New Peer-Reviewed Study: Regular Ivermectin Use Led Up To 92% Reduction In Mortality From Covid-19
So is CNN still out there claiming that ivermectin is a ‘horse dewormer’ that should not be taken by Joe Rogan or anybody else who is attempting to kill the coronavirus? A new peer-reviewed study published Wednesday by the online medical journal Cureus found that periodic and repeated use of ivermectin led up to a 92% reduction in deaths from Covid-19.
This study was wide-scale, using a strictly controlled population of 88,012 participants, according to its authors.
Results for the effects of ivermectin were consequential. The study concluded, “Non-use of ivermectin was associated with a 12.5-fold increase in mortality rate and a seven-fold increased risk of dying from COVID-19 compared to the regular use of ivermectin.” This, according to the authors, affirms the prophylactic effects of ivermectin against the Wuhan coronavirus. Participants outside of the control group were optionally prescribed a dose of 0.2 mg/kg/day of ivermectin for two consecutive days, every 15 days.
The results of this study come the same week the FDA granted an authorization of emergency which allows Pfizer to administer their new Covid-19 booster shot on children 12 years of age and older.
According to the FDA’s own words, they are continuing to grant these emergency authorizations because there are no adequate or available alternatives.
Per the FDA’s government website:
Under section 564 of the Federal Food, Drug, and Cosmetic Act (FD&C Act), when the Secretary of HHS declares that an emergency use authorization is appropriate, FDA may authorize unapproved medical products or unapproved uses of approved medical products to be used in an emergency to diagnose, treat, or prevent serious or life-threatening diseases or conditions caused by CBRN threat agents when certain criteria are met, including there are no adequate, approved, and available alternatives. The HHS declaration to support such use must be based on one of four types of determinations of threats or potential threats by the Secretary of HHS, Homeland Security, or Defense.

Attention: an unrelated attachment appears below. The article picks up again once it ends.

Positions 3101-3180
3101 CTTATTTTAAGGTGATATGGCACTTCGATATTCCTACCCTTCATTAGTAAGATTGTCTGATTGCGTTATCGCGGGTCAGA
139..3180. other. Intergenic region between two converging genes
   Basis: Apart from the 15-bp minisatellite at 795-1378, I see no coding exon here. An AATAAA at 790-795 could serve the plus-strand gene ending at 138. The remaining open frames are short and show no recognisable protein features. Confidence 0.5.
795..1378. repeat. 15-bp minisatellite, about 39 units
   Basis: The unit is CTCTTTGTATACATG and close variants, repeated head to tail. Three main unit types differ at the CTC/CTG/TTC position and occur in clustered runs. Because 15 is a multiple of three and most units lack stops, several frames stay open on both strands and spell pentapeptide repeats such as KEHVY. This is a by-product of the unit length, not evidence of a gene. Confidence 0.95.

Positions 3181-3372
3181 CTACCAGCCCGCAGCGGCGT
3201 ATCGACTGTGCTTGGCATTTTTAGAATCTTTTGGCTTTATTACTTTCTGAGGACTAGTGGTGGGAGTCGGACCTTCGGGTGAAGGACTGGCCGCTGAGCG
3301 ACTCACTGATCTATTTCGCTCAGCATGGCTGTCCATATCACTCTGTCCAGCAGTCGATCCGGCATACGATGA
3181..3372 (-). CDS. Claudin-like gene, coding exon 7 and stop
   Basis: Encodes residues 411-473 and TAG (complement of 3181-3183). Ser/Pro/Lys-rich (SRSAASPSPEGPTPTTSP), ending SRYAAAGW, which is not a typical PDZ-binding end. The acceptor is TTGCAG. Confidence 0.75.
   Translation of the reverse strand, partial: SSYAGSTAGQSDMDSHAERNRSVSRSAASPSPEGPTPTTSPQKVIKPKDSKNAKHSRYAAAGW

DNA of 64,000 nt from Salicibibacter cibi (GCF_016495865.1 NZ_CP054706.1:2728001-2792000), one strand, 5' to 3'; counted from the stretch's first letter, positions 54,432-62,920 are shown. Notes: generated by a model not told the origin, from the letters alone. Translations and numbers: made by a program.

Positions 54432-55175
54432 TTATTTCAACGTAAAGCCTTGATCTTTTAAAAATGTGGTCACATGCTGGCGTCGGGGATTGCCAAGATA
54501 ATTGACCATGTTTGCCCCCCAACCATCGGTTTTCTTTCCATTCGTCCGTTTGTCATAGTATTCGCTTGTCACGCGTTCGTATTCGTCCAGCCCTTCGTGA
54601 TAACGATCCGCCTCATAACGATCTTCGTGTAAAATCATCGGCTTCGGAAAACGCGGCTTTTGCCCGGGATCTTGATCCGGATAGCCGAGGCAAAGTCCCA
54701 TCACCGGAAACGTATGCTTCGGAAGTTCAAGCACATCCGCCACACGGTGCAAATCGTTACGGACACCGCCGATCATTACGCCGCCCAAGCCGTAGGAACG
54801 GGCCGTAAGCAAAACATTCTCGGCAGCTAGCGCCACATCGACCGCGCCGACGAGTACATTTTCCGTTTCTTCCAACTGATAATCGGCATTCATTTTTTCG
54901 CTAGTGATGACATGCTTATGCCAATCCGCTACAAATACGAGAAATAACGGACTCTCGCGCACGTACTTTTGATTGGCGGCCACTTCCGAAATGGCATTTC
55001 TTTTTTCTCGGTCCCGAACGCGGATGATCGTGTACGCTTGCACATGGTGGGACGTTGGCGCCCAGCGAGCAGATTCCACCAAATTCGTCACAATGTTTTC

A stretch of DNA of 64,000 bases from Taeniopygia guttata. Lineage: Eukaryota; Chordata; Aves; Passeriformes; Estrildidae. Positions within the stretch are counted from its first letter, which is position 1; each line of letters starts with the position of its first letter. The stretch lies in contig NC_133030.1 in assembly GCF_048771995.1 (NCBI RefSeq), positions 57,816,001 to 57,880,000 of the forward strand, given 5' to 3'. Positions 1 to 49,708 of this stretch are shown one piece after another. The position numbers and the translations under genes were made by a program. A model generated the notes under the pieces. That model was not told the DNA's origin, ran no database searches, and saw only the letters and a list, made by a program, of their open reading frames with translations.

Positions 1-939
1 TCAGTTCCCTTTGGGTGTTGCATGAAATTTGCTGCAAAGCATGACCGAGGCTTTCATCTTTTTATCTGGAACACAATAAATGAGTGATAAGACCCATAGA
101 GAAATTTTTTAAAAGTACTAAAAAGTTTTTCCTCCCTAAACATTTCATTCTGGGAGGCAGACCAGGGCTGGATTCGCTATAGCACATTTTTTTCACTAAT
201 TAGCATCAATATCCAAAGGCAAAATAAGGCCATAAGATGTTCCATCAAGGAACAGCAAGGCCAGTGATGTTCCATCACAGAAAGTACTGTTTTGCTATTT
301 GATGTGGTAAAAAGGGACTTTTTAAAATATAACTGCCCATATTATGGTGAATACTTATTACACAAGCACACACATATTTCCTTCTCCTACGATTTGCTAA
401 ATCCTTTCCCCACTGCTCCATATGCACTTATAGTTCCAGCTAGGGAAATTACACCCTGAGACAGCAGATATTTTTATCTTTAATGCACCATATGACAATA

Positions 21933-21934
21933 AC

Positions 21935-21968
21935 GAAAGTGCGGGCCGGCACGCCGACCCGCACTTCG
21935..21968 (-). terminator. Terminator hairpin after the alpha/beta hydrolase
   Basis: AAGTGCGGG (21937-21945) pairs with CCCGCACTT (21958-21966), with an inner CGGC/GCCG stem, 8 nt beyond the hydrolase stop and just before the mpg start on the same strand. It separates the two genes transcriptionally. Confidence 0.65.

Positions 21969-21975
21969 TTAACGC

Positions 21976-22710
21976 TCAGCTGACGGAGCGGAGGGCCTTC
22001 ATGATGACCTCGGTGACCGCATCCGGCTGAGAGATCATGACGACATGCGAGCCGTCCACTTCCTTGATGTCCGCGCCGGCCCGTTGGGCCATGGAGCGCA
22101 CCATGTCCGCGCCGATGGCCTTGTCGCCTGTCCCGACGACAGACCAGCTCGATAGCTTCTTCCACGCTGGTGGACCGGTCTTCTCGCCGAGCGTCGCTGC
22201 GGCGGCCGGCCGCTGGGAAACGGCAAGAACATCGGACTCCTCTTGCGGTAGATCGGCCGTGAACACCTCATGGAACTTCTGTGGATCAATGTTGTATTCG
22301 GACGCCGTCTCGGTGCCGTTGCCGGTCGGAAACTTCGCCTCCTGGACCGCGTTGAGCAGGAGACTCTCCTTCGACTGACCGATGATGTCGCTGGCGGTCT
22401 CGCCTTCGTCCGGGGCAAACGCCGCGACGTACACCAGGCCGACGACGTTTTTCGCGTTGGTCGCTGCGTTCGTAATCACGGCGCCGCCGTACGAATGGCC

This statement appears to directly clash with postings by the NIH. A simple look at “COVID-19 Treatment Guidelines” section of their website shows a list of treatments titled “Antiviral Therapy.”
Such a list could suggest that there in fact may be “adequate,” “approved,” or “available” alternatives despite the FDA’s claims to the contrary.
Notably included on the list of antivirals is the drug Molnupiravir, a drug created by Merck, the same company that created ivermectin. Merck famously denounced usage of the now-generically priced drug in order to treat Covid-19, before later releasing Molnupiravir and touting it as a “COVID pill.” Big League Politics touched on the topic almost a year ago.
A full explanation of the procedures in the Cureus-published study can be found below:
Study procedures and data collection
Voluntary prophylactic use of ivermectin was offered as an option to patients during medical visits in a provisional outpatient clinic at the Convention Center and in secondary outpatient clinics at local health centers in the city of Itajaí, as part of the Universal Health System (SUS). During medical visits, patient data, including medical history, comorbidities, previous diseases, medications, and physical signs (body weight, height, body mass index, systolic and diastolic blood pressure, and heart rate), were recorded in the SUS-based system. ivermectin was then optionally prescribed in a dose of 0.2 mg/kg/day for two consecutive days, every 15 days to participants who presented without symptoms of COVID-19 or any contradictions to Ivermectin.